Coronavirus Disease 2019 (COVID-19) Pandemic and Pregnancy

The current coronavirus disease 2019 (COVID-19) pneumonia pandemic, caused by the severe acute respiratory syndrome 2 (SARS-CoV-2) virus, is spreading globally at an accelerated rate, with a basic reproduction number (R0) of 2 – 2.5, indicating that 2 – 3 persons will be infected from an index patient. A serious public health emergency, it is particularly deadly in vulnerable populations and communities in which healthcare providers are insufficiently prepared to manage the infection. As of March 16, 2020, there are m ore than 180,000 confirmed cases of COVID-19 worldwide, with over 7,000 related deaths.
Source: American Journal of Obstetrics and Gynecology - Category: OBGYN Authors: Tags: Special Report Source Type: research

Related Links:

Publication date: Available online 30 May 2020Source: Journal of Clinical Orthopaedics and TraumaAuthor(s): Raja Bhaskara Rajasekaran, Duncan Whitwell, Thomas Daniel Arthur Cosker, Christopher Leonard Max Gibbons
Source: Journal of Clinical Orthopaedics and Trauma - Category: Orthopaedics Source Type: research
Publication date: Available online 30 May 2020Source: Nutrition, Metabolism and Cardiovascular DiseasesAuthor(s): Renata Bracale, Concetta M. Vaccaro
Source: Nutrition, Metabolism and Cardiovascular Diseases - Category: Nutrition Source Type: research
Publication date: Available online 30 May 2020Source: Nutrition, Metabolism and Cardiovascular DiseasesAuthor(s): Anna Vittoria Mattioli, Susanna Sciomer, Camilla Cocchi, Silvia Maffei, Sabina Gallina
Source: Nutrition, Metabolism and Cardiovascular Diseases - Category: Nutrition Source Type: research
ConclusionsMost of the pregnant COVID ‐19 positive patients had a favorable clinical course. However, one‐third of them developed pneumonia, of whom 5% presented a critical clinical status. CRP and D‐dimer levels positively correlated with severe pneumonia and the neutrophil/lymphocyte ratio decreased as the patients improved clin ically. Seventy‐eight percent of patients had a vaginal delivery. No vertical or horizontal transmissions were diagnosed in the neonates during labor or breastfeeding.
Source: Acta Obstetricia et Gynecologica Scandinavica - Category: OBGYN Authors: Tags: ORIGINAL RESEARCH ARTICLE Source Type: research
Conclusions: No major complication were reported among the studied cohort, though one serious case and one perinatal infection were observed. Much effort should be done to reduce the pathogenic effect of COVID-19 infection in pregnancies. PMID: 32422078 [PubMed - as supplied by publisher]
Source: Archives of Pathology and Laboratory Medicine - Category: Laboratory Medicine Authors: Tags: Arch Pathol Lab Med Source Type: research
The novel severe acute respiratory syndrome coronavirus 2 (SARS-CoV-2) pandemic has spread rapidly across the globe. In contrast to initial reports, recent studies suggest that children are just as likely as adults to become infected with the virus but have fewer symptoms and less severe disease. In this review, we summarize the epidemiologic and clinical features of children infected with SARS-CoV-2 reported in pediatric case series to date. We also summarize the perinatal outcomes of neonates born to women infected with SARS-CoV-2 in pregnancy. We found 11 case series including a total of 333 infants and children. Overal...
Source: The Pediatric Infectious Disease Journal - Category: Infectious Diseases Tags: Special Article Source Type: research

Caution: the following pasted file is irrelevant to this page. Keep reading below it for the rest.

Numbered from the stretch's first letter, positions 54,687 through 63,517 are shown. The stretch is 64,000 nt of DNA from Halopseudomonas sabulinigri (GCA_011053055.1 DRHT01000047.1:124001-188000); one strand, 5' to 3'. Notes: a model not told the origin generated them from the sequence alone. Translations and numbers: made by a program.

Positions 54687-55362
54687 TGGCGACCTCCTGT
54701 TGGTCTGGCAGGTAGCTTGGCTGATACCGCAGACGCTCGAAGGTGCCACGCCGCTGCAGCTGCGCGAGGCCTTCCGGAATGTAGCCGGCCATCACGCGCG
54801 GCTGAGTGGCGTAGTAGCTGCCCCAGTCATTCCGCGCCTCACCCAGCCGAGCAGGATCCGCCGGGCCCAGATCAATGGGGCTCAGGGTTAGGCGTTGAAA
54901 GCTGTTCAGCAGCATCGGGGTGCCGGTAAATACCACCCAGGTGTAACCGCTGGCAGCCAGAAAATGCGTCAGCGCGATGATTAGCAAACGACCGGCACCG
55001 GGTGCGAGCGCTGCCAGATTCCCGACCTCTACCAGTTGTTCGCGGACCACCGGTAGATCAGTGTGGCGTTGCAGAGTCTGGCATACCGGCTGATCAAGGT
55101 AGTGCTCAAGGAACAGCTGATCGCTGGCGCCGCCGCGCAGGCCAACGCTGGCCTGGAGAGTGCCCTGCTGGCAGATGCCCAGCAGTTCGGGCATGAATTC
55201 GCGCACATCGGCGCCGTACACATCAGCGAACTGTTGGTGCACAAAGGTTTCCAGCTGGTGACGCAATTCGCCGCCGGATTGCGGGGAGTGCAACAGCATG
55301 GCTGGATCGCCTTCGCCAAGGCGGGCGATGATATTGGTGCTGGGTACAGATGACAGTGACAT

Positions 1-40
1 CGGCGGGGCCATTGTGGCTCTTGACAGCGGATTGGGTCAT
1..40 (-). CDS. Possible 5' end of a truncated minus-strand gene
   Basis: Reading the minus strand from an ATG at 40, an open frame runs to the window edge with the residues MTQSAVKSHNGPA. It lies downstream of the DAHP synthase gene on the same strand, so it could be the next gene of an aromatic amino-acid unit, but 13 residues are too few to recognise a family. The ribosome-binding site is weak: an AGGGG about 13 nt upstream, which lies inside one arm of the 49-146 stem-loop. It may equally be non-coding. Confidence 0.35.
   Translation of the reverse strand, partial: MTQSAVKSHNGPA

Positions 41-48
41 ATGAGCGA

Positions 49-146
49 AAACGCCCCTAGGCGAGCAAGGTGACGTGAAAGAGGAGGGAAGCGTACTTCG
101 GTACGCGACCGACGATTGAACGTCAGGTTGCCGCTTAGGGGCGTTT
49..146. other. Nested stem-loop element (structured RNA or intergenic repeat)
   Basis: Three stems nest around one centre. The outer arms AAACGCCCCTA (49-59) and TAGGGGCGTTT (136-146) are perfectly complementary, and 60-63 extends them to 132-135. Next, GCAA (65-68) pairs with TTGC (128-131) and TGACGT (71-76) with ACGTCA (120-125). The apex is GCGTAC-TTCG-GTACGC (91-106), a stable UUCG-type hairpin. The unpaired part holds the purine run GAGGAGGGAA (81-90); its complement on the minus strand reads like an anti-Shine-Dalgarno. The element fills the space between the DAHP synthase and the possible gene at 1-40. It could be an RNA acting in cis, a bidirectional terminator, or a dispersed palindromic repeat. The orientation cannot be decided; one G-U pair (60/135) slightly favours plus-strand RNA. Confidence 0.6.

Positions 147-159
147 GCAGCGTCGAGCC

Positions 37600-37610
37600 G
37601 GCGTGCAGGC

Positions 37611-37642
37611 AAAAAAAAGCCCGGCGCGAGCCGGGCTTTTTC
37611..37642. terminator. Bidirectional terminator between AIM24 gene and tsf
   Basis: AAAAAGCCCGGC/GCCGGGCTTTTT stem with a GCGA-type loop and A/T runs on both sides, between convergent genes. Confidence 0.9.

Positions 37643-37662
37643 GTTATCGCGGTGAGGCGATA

AbstractThe severe acute respiratory syndrome coronavirus 2 (SARS ‐CoV‐2) pandemic has presented many challenges in healthcare, including obstetrics. Therefore, we read with great interest the special editorial published in the AOGS regarding clinical recommendations for the management of coronavirus disease 2019 (COVID‐19) in pregnant women.1 As illustrated by the authors, the usefulness and safety of corticosteroids as an adjuvant therapy for COVID ‐19 pneumonia remains controversial. Corticosteroids may diminish the inflammatory response, a major factor for lung damage and acute respiratory distress syndrome in ...
Source: Acta Obstetricia et Gynecologica Scandinavica - Category: OBGYN Authors: Tags: LETTER TO EDITOR Source Type: research
One of the worst symptoms of any plague is uncertainty—who it will strike, when it will end, why it began. Merely understanding a pandemic does not stop it, but an informed public can help curb its impact and slow its spread. It can also provide a certain ease of mind in a decidedly uneasy time. Here are some of the most frequently asked questions about the COVID-19 pandemic from TIME’s readers, along with the best and most current answers science can provide. A note about our sourcing: While there are many, many studies underway investigating COVID-19 and SARS-CoV-19, the novel coronavirus that causes the illn...
Source: TIME: Health - Category: Consumer Health News Authors: Tags: Uncategorized COVID-19 Explainer Source Type: news
More than 130 million women give birth around the world each year. During pregnancy, changes in the immune system make women generally more susceptible to respiratory infections. And this year, pregnant women also have to worry about COVID-19, a virus that can affect a person’s lungs and airways. The U.K. government announced on Monday that pregnant women were at an increased risk of severe illness from coronavirus (COVID-19). Speaking at a press conference, Public Health England chief medical officer Chris Whitty said people in the “high risk” category should stay at home for 12 weeks. (That includes pe...
Source: TIME: Health - Category: Consumer Health News Authors: Tags: Uncategorized COVID-19 Explainer Londontime Source Type: news
More News: Coronavirus | COVID-19 | Emergency Medicine | International Medicine & Public Health | OBGYN | Pandemics | Pneumonia | Pregnancy | Reproduction Medicine | Respiratory Medicine | SARS